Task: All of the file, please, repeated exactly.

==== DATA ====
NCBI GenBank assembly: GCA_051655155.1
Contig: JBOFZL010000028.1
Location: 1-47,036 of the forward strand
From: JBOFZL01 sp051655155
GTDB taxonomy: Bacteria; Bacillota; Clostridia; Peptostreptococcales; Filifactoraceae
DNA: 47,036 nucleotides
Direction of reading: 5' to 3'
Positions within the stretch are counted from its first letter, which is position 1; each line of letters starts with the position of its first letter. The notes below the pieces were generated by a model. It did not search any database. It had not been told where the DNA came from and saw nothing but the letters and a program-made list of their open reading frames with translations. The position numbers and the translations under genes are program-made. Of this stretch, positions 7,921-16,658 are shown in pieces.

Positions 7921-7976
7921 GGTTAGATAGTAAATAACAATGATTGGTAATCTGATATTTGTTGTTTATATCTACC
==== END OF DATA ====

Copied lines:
NCBI GenBank assembly: GCA_051655155.1
Contig: JBOFZL010000028.1
Location: 1-47,036 of the forward strand
From: JBOFZL01 sp051655155
GTDB taxonomy: Bacteria; Bacillota; Clostridia; Peptostreptococcales; Filifactoraceae
DNA: 47,036 nucleotides
Direction of reading: 5' to 3'
Positions within the stretch are counted from its first letter, which is position 1; each line of letters starts with the position of its first letter. The notes below the pieces were generated by a model. It did not search any database. It had not been told where the DNA came from and saw nothing but the letters and a program-made list of their open reading frames with translations. The position numbers and the translations under genes are program-made. Of this stretch, positions 7,921-16,658 are shown in pieces.

Positions 7921-7976
7921 GGTTAGATAGTAAATAACAATGATTGGTAATCTGATATTTGTTGTTTATATCTACC